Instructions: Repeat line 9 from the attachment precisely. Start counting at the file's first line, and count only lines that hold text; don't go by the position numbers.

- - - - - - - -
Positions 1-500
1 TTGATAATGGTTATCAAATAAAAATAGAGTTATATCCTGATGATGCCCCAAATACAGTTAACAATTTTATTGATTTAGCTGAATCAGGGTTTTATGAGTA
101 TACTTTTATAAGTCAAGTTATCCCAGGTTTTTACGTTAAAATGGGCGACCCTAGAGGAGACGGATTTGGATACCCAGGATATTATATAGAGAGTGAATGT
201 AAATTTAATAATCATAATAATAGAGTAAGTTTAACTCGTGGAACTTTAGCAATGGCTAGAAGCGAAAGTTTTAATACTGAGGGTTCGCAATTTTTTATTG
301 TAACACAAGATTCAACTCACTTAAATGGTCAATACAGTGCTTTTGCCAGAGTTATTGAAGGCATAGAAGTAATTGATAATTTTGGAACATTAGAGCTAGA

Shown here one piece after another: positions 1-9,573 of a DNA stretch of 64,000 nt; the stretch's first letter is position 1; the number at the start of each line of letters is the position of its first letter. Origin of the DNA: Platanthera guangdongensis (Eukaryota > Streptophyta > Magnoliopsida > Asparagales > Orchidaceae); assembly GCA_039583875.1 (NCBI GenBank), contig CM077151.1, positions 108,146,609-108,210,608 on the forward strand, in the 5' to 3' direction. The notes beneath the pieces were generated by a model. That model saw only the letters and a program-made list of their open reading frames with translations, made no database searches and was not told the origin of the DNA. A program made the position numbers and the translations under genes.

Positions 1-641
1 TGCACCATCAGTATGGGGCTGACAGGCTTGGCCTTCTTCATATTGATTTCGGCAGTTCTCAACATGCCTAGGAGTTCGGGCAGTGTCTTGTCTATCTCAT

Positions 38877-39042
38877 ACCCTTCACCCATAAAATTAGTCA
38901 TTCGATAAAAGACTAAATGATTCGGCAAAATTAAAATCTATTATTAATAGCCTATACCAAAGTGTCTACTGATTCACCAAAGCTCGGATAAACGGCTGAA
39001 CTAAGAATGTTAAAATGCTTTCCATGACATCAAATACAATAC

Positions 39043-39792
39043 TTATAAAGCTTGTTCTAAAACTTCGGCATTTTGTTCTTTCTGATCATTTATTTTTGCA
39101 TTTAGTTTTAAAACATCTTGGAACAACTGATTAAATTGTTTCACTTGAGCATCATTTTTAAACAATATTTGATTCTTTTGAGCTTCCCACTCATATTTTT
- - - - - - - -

Positions 38877-39042